Thursday, January 31, 2013

Loneliness impacts the human body like physical stress

Many Cushies long for a unflinching, strong, support structure that won't let us fall down while we are sick. I believe, actually, that any person facing medical hardships and uncertainty in health revert to a scared person whose best chance to thrive is with many hands to hold. 

Cushies know that many of us do not have these support systems in place. We cry and wish it were different. We reach out for help, and help is not given. Everyone has their own life to live, even parents, siblings, and friends, and maybe that makes stopping to really help and get involved with a sick person difficult. Time has run out for all families.

I just learned that:

 "Loneliness impacts the human body 
      like physical stress."

I was shocked. I often feel forgotten, lonely, isolated, due to hormonal
imbalances but all the lack of community
support. I cried. How will we ever win? 

The Cushing's destroys every aspect of our lives, and people around us get compassion fatigue. After six years with little patient improvement ( prognosis: negative, for the Seinfeld fans), it is difficult for most to stay involved. Their compassion fatigues and their care can runs out of gas.

After reading this article, I'd like to take a moment to say:

It is not my fault I am sick.

It is not my fault I have reoccurring  tumors in my brain and that I am now facing a third surgery in hopes of beating Cushing's.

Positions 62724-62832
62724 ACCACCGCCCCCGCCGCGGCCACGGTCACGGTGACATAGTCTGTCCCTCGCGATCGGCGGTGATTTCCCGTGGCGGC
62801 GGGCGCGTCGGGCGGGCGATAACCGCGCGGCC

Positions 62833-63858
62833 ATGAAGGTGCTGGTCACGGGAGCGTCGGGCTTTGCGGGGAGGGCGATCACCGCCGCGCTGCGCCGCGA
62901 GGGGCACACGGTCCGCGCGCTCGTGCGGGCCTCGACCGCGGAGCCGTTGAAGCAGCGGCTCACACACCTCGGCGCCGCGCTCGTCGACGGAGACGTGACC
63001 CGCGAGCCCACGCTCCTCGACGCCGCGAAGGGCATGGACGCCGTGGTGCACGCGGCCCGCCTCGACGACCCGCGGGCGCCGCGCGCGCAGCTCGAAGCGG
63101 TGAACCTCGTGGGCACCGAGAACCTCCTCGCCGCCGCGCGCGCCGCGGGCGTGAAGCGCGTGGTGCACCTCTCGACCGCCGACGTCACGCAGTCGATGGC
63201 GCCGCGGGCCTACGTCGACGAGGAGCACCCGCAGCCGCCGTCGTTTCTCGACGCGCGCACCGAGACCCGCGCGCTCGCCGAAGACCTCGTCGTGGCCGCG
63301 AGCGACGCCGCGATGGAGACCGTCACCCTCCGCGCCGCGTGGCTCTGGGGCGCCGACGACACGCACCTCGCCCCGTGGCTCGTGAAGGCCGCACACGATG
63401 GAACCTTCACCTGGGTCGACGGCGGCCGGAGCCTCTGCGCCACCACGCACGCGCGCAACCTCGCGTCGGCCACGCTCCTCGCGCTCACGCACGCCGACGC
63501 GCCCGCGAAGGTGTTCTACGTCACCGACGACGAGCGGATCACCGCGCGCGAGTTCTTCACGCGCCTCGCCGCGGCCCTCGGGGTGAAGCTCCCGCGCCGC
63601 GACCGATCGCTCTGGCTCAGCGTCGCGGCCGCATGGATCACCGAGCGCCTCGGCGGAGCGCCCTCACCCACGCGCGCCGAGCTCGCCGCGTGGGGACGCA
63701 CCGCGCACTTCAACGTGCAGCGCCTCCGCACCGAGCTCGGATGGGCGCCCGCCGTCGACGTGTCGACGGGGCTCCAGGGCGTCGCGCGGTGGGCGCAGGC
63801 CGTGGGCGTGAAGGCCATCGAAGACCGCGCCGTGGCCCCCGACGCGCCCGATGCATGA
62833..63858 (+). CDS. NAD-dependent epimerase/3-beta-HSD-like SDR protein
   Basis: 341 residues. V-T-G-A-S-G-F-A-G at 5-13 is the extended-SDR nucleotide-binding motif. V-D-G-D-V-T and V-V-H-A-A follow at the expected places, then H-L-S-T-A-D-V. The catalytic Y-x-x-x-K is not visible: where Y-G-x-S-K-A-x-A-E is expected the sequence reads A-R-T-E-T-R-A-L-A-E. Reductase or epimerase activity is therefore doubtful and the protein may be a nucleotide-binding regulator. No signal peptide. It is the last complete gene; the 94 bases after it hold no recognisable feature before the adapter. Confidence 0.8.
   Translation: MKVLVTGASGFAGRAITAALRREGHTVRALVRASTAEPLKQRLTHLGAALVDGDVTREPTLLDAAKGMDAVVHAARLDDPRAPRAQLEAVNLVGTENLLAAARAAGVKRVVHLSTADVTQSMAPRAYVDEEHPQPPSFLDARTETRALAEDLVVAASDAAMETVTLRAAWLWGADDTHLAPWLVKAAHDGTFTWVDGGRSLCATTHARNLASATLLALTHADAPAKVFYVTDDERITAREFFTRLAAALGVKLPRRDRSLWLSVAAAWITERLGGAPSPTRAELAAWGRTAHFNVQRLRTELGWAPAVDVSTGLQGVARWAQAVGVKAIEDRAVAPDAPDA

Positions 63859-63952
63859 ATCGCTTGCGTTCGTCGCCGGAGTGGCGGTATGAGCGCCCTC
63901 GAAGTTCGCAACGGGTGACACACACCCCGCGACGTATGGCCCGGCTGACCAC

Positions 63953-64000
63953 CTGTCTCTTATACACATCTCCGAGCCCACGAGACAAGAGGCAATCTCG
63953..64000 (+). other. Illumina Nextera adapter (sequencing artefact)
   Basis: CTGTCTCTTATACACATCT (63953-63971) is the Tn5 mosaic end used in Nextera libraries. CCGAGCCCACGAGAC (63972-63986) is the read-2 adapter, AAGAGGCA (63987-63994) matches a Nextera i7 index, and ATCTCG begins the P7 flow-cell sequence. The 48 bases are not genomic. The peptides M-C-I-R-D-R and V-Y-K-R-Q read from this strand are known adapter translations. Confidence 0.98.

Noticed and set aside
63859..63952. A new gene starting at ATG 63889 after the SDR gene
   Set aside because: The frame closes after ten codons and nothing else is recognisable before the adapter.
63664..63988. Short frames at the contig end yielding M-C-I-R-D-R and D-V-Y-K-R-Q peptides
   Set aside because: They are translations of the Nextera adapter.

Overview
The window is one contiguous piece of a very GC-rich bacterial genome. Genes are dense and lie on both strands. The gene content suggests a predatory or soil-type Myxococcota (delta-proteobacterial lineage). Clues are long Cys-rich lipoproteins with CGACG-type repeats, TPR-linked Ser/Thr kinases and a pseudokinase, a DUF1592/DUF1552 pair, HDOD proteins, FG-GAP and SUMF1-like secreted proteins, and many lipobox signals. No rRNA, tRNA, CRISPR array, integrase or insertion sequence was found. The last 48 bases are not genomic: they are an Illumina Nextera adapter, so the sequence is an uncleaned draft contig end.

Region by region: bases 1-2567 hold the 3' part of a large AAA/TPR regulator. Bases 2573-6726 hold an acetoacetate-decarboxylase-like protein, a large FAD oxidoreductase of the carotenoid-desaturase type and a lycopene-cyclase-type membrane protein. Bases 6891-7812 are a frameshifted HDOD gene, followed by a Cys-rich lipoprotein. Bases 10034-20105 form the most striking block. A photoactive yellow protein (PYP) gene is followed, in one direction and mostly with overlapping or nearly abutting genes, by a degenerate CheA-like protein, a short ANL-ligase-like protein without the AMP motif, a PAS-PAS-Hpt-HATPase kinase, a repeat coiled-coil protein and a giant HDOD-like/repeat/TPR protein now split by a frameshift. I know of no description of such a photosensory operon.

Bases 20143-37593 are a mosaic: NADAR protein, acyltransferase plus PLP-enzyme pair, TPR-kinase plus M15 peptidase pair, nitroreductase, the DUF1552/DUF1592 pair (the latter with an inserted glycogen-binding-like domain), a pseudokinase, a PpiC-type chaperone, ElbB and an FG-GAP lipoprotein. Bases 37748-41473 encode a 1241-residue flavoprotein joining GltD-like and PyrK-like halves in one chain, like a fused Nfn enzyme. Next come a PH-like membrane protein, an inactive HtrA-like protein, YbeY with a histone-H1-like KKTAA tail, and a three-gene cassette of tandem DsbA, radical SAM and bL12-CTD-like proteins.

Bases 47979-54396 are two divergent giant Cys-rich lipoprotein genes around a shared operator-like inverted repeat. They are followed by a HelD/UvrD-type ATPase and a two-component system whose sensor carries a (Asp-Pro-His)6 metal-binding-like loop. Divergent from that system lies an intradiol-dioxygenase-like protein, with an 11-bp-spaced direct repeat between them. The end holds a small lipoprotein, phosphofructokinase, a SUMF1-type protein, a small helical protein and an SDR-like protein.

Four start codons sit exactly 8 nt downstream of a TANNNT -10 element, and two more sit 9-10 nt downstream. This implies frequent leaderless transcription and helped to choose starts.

It is not my fault that I am no longer the worker, friend, wife, daughter, cousin, sister or aunt that I once was, and that you all still want me to be. I have mourned the loss of my self and my spirit every day since from March 2007, when I first discovered my Cushing's diagnosis. That has been 2,160 days of loneliness.  I also mourn my loss of being about to be the kind of friend and family I had been previously. That guilt creeps in, too. In the end, though, I remain lonely and forgotten.

-- Loneliness impacts the body like physical stress. 

-- Cushing's patients have excess cortisol, which hampers all efforts to control and regulate stress.

-- Lack of emotional support leaves Cushies lonely.

-- Loneliness becomes another source of stress that a Cushie's bodies can not process.

Poor support systems actually lower a Cushie quality of life when Cushies feel isolated, lonely, and forgotten.


I'll be blunt. If you are not involved in the support or care of your Cushie loved one, you are contributing to their loneliness, and hastening their deaths. 

On the Cushie's death certificate, it could say "primary cause is Cushing's; secondary cause of death is loneliness."

Now what steps will you take to make sure your Cushie doesn't feel forgotten, isolated, and lonely?

Call and ask. Call and care.